The agnatic House of Mecklenburg, descended from Euphemia's youngest son Magnus I, Duke of Mecklenburg, continued to keep their claim to the throne, and occasionally stirred the situation in Scandinavia.
This country, the Hereditary Kingdom of Norway, has been the only medieval Scandinavian realm whose kingship was hereditary, not elective. Already when Olav IV of Norway was little and his mother Margaret was regent, the Dukes of Mecklenburg advanced their claims.
When Olav IV died in 1387, Norway was without a monarch, under the government of the regentess Margaret. She soon chose an heir, Eric of Pomerania, whose mother Maria of Mecklenburg had been Eufemia's eldest granddaughter. Maria's uncle, Margaret's old opponent was left without.
When Eric's nephew king Christopher died (before the death of the deposed Eric III of Norway), after some hiatus another magnate, Christian VIII of Oldenburg, of a female descent from Eufemia and the Mecklenburg (Eufemia's daughter's great-grandson), was in 1450 chosen as king of Norway, this time surpassing his cousin and male-line rival, Duke Henry the Fat of Mecklenburg.
The Dukes of Mecklenburg continued to regard themselves as rightful heirs of Norway, however they were unable to gain the kingdom from the Oldenburgs.
Around 1711, a treaty was made between Dukes of Mecklenburg and the Elector of Brandenburg through which the elector was recognized as the next heir of Mecklenburg after the male lines of the genealogical house of Mecklenburg. Whereby the electors, later kings of Prussia, regarded themselves as having become members of the House of Mecklenburg and started to use its titles, e.g. Duke of Mecklenburg, among their own titulary.
The legality of that treaty concession has been and is under discussion, because not each of the then agnates of the House participated in the deed, and at least one of them was then underage.
In the 17th and 18th centuries, the duchy was divided several times between agnates of the ducal house. Mecklenburg-Schwerin, Werle, Mecklenburg-Güstrow and Mecklenburg-Strelitz were typical partition principalities. Until the late 18th century, most parts had returned to the senior branch (Schwerin), after which the patrimony was divided in two states until the very end of monarchy in Germany:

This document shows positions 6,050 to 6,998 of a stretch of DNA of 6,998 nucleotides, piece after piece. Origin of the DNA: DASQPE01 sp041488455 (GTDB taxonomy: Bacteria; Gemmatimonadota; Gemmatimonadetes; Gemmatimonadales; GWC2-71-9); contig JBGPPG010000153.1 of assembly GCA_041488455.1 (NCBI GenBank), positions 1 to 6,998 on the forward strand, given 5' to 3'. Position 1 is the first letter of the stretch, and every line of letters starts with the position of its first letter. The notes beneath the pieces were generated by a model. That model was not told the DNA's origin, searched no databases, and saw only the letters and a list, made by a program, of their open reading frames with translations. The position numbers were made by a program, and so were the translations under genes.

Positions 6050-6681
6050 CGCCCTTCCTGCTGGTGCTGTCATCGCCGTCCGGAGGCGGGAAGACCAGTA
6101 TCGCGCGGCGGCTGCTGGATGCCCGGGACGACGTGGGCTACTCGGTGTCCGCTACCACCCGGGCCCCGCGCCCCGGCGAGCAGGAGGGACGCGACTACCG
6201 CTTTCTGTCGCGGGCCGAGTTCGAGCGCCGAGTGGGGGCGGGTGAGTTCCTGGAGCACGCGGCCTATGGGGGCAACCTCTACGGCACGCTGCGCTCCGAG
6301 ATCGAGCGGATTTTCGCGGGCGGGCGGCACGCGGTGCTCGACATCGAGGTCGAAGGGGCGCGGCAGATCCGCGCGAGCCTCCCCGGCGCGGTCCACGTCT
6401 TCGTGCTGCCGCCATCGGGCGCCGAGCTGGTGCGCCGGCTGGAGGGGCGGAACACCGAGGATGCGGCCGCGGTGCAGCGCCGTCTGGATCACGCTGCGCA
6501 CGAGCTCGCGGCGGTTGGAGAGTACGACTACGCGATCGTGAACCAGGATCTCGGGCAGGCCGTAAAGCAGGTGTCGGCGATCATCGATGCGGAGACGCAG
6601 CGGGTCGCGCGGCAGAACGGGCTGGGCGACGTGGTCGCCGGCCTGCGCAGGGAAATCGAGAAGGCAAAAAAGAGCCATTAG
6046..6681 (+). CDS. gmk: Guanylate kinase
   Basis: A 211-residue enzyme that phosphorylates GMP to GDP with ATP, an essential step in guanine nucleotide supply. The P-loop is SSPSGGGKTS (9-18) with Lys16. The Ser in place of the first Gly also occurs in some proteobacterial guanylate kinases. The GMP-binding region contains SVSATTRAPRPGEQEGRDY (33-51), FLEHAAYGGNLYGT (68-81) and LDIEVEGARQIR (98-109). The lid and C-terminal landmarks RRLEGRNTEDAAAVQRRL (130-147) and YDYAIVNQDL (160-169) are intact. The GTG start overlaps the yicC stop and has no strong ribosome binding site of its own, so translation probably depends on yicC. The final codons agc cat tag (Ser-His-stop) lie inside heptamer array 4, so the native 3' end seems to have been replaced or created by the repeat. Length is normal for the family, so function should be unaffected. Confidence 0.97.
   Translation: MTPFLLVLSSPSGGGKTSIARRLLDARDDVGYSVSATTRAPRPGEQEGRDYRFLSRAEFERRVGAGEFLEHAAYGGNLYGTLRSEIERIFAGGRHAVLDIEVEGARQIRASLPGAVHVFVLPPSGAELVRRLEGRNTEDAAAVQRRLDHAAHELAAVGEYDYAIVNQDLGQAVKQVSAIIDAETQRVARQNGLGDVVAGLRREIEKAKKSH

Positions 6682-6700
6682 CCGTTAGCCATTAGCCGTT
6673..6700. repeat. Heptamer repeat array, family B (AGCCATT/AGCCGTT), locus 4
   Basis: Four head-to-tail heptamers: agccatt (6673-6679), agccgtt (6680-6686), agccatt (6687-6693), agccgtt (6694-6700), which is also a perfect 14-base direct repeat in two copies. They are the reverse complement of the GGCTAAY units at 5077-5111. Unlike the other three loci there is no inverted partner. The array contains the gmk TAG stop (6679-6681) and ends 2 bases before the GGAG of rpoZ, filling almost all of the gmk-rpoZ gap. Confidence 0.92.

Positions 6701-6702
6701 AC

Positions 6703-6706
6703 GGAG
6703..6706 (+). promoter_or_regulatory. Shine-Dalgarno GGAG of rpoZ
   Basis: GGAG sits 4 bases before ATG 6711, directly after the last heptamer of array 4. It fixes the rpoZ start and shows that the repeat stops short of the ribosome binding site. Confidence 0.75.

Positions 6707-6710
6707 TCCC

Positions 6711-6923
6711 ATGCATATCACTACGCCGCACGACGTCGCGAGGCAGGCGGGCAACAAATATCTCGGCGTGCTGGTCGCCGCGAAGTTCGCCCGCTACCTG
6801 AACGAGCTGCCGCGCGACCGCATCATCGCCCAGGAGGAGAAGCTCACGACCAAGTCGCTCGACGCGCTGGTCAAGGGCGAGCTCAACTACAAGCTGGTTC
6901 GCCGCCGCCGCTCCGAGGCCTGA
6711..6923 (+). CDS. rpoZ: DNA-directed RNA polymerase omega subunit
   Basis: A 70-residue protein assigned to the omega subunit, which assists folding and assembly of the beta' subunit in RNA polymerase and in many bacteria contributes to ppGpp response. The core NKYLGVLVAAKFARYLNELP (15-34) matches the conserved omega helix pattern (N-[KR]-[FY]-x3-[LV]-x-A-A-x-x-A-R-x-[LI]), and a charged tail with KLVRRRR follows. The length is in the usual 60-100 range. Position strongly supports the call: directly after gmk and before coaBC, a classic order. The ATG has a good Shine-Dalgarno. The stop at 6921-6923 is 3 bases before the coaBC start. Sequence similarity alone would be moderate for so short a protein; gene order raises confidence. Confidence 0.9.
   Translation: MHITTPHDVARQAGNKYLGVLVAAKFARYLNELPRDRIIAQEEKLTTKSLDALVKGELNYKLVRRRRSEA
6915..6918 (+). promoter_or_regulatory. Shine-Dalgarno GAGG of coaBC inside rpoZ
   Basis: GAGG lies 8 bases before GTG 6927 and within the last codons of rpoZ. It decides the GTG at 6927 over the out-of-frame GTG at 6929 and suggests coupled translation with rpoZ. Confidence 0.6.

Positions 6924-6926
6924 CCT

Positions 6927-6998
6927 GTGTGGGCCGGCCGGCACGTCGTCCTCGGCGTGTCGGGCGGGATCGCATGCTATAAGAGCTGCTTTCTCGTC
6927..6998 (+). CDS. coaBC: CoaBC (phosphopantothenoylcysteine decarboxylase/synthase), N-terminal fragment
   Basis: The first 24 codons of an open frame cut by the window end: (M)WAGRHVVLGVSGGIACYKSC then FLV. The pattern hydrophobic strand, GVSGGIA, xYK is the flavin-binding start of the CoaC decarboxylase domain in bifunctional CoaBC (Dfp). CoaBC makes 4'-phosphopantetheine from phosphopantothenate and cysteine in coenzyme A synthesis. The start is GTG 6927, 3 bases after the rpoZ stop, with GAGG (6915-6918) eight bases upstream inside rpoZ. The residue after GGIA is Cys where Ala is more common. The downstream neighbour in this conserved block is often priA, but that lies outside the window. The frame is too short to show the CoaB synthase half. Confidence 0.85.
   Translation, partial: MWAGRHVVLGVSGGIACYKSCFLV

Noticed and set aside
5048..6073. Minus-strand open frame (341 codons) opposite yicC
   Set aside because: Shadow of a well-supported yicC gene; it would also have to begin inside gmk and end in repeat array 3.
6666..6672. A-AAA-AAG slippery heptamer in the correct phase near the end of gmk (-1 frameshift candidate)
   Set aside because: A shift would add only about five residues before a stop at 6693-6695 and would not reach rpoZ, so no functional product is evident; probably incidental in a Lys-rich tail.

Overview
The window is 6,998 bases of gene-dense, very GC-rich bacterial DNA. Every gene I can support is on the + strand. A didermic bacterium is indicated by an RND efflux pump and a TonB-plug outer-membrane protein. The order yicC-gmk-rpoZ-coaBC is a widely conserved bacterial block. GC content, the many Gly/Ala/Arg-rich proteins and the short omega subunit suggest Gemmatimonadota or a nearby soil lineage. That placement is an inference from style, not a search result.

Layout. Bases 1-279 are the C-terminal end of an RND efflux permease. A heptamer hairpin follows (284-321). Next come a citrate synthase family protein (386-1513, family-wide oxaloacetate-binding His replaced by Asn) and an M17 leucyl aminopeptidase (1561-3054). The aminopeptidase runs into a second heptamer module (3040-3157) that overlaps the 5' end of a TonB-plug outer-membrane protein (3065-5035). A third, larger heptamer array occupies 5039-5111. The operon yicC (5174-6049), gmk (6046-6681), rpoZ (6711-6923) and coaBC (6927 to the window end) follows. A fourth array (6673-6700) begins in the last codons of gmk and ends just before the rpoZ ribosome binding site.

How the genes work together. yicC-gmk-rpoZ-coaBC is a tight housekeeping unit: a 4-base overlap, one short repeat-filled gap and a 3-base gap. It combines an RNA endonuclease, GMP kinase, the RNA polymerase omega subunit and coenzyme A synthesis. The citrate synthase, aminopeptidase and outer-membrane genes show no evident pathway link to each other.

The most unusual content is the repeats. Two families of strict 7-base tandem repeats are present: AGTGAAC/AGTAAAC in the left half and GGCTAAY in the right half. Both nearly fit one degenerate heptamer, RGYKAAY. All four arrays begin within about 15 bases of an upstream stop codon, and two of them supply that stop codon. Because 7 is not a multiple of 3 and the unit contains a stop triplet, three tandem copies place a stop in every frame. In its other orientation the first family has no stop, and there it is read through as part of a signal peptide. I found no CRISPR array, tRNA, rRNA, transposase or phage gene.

These were elevated to grand duchies by recognition of the Congress of Vienna. In 1918, less than a year before the elimination of monarchy, the main line of Strelitz went extinct and the then Grand Duke of Mecklenburg-Schwerin stepped in as regent, but succession unclarities (there was a junior Strelitz branch yet living in Russia) were not solved until the small monarchies both were dissolved to republics.
The house of Mecklenburg was originally a tribal chieftain dynasty of Slavic Obotrites, such as Niklot and Pribislav, who gradually became Germanized. In the beginning of 20th century, its Slavic roots were remembered for example by king Nicholas I of Montenegro who chose Duchess Jutta of Mecklenburg as the wife of his heir-apparent, Danilo, Crown Prince of Montenegro, stating the Slavic ethnicity of the Mecklenburg as sufficient.
|Part of a series on|
|Orders of succession|
a Kingdom / Grand Duchy / Duchies.